Schoeppe et al. (2017) reviewed 25 apps aimed improving diet or increasing physical activity in children and adolescents. They noted that while functionality and aesthetics were good, engagement and information quality were both low.
Overall, I don't think the evidence is as pro-app as Kurbo/WW would like parents to believe!
For me, there are a few important issues with the app and its approach to "health":
Teaching children from age 8 that weight is the most important factor in being healthy is unhelpful and potentially damaging. Weight is not an accurate measure of health, and an app which focuses on weight for improving health does not portray this! We need to be teaching children that health is more complex than the number on a scale- teach them about food and movement and mental health!
Focusing on lowering body weight during puberty is not helpful. Adolescence is associated with so many changes, weight gain being a very common (and normal!!) occurrence. Weight loss is generally not recommended during childhood or adolescence, as these periods of life are for growth and development. Significantly cutting calories or reducing nutrition could lead to poorer health outcomes.
Adolescence is also typically a time when we start to become self-conscious and care what other people think of us and our bodies. Should we be telling teenagers, with all the changes already happening to their bodies and in their lives, that they need to go on a diet? It can be very damaging to mental health, particularly to self-esteem and body satisfaction.
Another big problem with this approach is it is not providing true health or nutrition education. Teaching young people to follow traffic light rules is not education! Diets have been using rules to keep people in the dieting cycle for decades. You stick to the rules for a while, can't keep to them long-term so gain weight, and then of course go back to the rules to lose weight again because you haven't been educated on nutrition/exercise outside of their rules. The rules perpetuate a binge/restrict cycle and a cycle of weight fluctuations, neither of which are conducive to health.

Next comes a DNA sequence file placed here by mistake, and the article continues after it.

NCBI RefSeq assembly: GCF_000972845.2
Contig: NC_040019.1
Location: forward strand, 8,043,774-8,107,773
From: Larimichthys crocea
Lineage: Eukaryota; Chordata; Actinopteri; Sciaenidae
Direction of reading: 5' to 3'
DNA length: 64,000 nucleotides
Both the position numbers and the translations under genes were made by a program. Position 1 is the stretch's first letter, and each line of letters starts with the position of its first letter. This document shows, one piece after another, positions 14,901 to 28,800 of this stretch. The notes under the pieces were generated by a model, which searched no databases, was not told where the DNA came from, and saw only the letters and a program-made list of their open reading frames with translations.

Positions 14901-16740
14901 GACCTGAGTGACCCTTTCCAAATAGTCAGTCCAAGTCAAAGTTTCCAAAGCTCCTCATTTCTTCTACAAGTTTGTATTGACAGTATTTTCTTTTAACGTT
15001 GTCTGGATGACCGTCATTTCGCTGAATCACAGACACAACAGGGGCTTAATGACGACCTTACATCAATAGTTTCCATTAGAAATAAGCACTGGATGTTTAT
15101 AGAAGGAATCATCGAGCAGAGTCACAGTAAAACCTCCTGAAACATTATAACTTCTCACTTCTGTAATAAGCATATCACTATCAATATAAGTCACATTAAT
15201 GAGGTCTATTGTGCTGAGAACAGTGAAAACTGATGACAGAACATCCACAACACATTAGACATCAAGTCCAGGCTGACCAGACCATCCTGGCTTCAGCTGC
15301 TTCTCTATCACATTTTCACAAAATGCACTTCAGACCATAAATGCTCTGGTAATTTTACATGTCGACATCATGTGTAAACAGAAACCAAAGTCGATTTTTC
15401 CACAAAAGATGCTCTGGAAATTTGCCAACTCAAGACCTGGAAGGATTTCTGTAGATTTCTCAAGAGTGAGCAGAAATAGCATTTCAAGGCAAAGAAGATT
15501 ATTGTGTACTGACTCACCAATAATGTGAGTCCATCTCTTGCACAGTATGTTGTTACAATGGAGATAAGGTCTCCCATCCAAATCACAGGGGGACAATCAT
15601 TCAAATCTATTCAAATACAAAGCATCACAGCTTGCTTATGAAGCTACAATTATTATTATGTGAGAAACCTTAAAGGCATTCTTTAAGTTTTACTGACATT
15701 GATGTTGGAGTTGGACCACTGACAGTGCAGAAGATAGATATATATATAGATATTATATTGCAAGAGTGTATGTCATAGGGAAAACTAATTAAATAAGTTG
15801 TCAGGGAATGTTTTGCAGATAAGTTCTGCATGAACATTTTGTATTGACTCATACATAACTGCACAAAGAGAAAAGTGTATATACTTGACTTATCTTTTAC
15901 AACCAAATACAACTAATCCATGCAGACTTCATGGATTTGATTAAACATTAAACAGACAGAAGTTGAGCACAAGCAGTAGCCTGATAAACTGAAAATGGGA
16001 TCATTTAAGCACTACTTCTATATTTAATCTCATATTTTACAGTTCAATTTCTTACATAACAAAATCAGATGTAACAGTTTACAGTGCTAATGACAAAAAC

This app (and many others), require tracking of food intakes. This constant focus on food consumed does lead to preoccupation with food and diet, which can develop into disordered eating, and into a full eating disorder in around 1 in 4.
We know that dieting at a young age is a risk factor for the development of an eating disorder. It is estimated that over HALF of girls aged 9-10 are dieting already, and unfortunately over 40% of newly diagnosed anorexia cases are in girls aged 15-19. There must be concern that dieting apps such as Kurbo will exacerbate these figures.
What this issue comes down to is this: are we so concerned about having fat children that we are willing to risk their long-term physical and mental health?
This app is not going to solve childhood obesity- but it could leave your child obsessed with food and feeling worse about themselves.
We can and must do better for our children- Kurbo is not the one!
Lots of love,
Little O x